Moms Survive Being Shot at Dallas Protest -- but Their Kids Will Be Haunted Forever

dallasWhat began as a peaceful protest against police brutality Thursday night ended in what's being called the deadliest attack on law enforcement since 9/11 when five police officers were killed by snipers. But civilians were also wounded, including 37-year-old mom Shetamia Taylor, who was shot in the calf while trying to shield her sons from gunfire.

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When shots rang out, Taylor threw herself in front of her kids, saving her 15-year-old son in the process as her other three boys ran to safety. 

"She jumped on top to cover him on the ground as she pushed him in between two cars in the curb," Taylor's sister, Theresa Williams, told ABC Dallas affiliate WFAA. "All she could think about was her other three boys -- where are they at."

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Thankfully, Taylor had surgery early this morning and is expected to recover, as is another mom who was wounded last night, DART officer Misty McBride, who was shot in the arm and abdomen. (Police, meanwhile, have identified the slain suspect as 25-year-old Micah Johnson, who was said to be "upset" about the shootings in Louisiana and Minnesota.)

While it's a miracle that Taylor and McBride's lives were spared, that doesn't change the fact that their children -- as well as the children of so many others -- will be forever changed by the fact that their mothers were victims of gun violence. 

How can these families move on? How can the families of the officers who lost their lives move on? How can the families of Alton Sterling and Philando Castile move on? And how can we as a society ever move beyond the senseless killing and hatred that's destroying our country?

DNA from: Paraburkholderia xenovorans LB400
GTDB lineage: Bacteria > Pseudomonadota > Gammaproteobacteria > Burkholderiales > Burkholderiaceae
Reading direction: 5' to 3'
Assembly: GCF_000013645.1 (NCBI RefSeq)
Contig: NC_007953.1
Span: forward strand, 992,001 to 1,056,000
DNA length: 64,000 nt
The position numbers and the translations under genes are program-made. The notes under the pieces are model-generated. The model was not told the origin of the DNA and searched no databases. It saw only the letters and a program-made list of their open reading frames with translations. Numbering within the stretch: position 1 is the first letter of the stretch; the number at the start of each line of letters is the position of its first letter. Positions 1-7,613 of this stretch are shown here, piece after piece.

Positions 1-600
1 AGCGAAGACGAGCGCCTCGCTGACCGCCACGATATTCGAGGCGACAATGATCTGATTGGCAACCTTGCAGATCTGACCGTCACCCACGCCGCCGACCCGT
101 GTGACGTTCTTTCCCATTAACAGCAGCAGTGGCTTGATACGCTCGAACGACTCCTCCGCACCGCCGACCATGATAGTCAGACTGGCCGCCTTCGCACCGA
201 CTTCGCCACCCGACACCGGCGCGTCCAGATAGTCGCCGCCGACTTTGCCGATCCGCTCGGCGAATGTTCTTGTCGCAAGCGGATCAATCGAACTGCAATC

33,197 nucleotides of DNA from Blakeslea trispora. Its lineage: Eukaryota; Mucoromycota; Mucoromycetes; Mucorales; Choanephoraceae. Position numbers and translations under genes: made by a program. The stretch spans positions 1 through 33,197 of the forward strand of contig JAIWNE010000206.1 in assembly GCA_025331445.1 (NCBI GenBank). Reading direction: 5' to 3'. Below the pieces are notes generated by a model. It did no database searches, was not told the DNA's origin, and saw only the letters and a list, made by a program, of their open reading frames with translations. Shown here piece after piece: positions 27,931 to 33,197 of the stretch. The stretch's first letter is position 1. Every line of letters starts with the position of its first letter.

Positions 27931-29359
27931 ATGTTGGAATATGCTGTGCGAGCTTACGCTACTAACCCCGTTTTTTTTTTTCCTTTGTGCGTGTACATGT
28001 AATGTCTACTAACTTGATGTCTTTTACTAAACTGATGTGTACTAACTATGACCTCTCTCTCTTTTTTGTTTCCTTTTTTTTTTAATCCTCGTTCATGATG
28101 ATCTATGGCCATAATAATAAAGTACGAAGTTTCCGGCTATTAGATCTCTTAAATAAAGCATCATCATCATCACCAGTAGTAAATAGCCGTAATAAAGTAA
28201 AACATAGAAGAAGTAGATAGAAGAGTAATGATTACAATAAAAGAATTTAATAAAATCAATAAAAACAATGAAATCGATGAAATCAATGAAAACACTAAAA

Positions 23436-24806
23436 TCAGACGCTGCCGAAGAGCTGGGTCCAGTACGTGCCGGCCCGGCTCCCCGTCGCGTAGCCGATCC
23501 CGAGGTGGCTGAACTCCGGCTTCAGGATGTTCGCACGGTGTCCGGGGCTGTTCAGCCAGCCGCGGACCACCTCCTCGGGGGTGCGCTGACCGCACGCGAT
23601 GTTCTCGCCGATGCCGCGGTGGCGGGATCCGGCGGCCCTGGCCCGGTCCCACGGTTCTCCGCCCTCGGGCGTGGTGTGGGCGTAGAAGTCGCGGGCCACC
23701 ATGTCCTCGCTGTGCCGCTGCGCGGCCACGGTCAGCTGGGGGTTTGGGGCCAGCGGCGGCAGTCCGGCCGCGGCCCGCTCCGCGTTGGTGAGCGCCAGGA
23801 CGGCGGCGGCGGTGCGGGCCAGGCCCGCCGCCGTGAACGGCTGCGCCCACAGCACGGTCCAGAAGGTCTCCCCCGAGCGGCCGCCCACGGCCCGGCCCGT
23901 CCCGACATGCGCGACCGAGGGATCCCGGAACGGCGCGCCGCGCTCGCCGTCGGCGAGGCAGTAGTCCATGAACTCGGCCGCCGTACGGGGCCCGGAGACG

I know how we won't: By continuing to expose our children to this endless cycle of violence. As the old saying goes, an eye for an eye makes the world go blind -- and we're sure as hell getting close. The saddest part is that this bleak and pointless back-and-forth is beginning to seem inevitable, like a part of human nature that we're incapable of evolving past. As a mother, I want to teach my children that we're capable of doing better. I want to tell them that if enough good people work together to change things, then the future will be one that's peaceful for all, where equitable and fair treatment from both sides of every equation is the norm. Where we can agree to disagree without blood being shed. But I don't know if I truly believe that. I don't know if children can truly learn what peace is if they don't experience it firsthand ... if they're too afraid of their parents being shot and killed to ever feel safe.

And it's not for lack of decent parents everywhere trying their hardest to make the world a safer place. Taylor's story echoes that of mom Brenda Lee Marquez McCool, who was shot while shielding her son from gunfire during the mass shooting at Pulse in Orlando -- except McCool didn't live to tell her story. She's just one more martyr for the cause, but what is the cause? That people of all colors and ideologies are simply allowed to live? That should be a given, not a "cause," but it's not.

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It's my concern that we, as a people, will never get past the fear and hatred that motivate crimes like these. As much as I want to put my faith in our potential to achieve a utopian society, the older I get the less convinced I am that this is something we'll see in my lifetime, or even my children's lifetimes. I don't want to tell them that. I want to teach them that change can happen. But I guess I have no choice but to simultaneously prepare them for the possibility that it won't. 

At times like these, I'm not sure there's any alternative to this resignation. Still, even in the midst of our completely justified outrage at recent and ongoing events, we must remain hopeful. We must keep trying, for the sake of the next generation. And to honor those whose lives have been lost in the attempt to give peace a chance.

 

Image via James Breeden/ Splash News

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